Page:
• Scarlet Carnation
    • Yes, the Scarlet carnation is the Ohio state flower!
    Good job! Let’s go on . . .
  • Tiger Lily
    • No, though the tiger lily does grow in Ohio, it is not the Ohio state flower.
    Return to question . . .
  • Yellow Zinnia
    • Sorry, the zinnia is not the state flower in any color, not even yellow.
    Return to question . . .
  • What is the state bird?
    • Bluebird
    • Redbird
    • Blue jay
    • Cardinal
  • Bluebird
    • No, though it is the state bird of Missouri and New York!
    Back to the question . . .
  • Redbird
    • No, though the state bird does share the color with this bird!
    Back to the question . . .
  • Blue jay
    • No, and it isn’t the state bird in any of the states!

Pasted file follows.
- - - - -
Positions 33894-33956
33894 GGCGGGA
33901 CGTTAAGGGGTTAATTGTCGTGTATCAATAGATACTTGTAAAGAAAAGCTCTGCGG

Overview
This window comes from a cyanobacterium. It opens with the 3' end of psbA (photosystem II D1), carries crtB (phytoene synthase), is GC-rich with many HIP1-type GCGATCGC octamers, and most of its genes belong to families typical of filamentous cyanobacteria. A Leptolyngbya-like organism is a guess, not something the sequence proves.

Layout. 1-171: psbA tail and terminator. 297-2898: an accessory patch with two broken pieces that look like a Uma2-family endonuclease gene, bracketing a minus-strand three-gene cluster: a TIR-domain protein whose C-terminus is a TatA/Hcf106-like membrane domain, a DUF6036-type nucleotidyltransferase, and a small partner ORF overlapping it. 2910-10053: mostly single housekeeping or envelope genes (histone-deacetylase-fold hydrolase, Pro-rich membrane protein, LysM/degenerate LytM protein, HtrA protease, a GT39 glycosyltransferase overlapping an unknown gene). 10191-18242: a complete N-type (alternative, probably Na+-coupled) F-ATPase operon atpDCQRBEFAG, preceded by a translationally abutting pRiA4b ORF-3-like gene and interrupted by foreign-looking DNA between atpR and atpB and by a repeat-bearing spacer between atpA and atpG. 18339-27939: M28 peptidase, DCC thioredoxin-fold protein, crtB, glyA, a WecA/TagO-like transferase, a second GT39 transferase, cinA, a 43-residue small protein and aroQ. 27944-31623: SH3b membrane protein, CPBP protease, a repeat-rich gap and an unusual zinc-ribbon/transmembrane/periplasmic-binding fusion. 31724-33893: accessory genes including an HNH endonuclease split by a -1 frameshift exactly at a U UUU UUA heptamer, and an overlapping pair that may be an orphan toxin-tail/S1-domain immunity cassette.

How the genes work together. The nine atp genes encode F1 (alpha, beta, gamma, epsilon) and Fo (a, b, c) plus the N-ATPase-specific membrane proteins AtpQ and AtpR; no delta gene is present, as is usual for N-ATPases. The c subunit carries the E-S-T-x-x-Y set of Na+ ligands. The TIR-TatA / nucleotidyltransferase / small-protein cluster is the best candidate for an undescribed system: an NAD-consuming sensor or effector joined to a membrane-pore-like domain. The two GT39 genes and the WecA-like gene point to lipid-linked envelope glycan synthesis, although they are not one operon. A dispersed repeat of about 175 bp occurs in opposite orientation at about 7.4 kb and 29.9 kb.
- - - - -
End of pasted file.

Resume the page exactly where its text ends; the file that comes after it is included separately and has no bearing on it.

Back to the question . . .
  • Cardinal
    • Yes, and not only is it the state bird of Ohio, but also of Illinois, Indiana, Virginia, and West Virginia too!
    Good job! Let’s go on . . .
  • What is the state nickname?
    • The Birthplace of Aviation
    • The Buckeye State
    • The Heart of It All
    • Beautiful Ohio
  • The Birthplace of Aviation
    • Though Ohio does hold this title, this is not the nickname, but a phrase you can read on license plates!
    Back to the question. . .
  • The Buckeye State
    • Yes, that’s right! Ever since General Harrison’s campaign for President, Ohio has since been known as “The Buckeye state”. The buckeye is also the state tree.
    Good job! Now let’s go on . . .
  • The Heart of It All
    • No, sorry. Ohio is in the mid-west, and a slogan that used to be on the license plates was “The Heart of it all,” But that is not the state nickname.
    Back to the question. . .
  • Beautiful Ohio
    • Wrong! Though the name of the state song is “Beautiful Ohio,” the state’s nickname is based on a different symbol!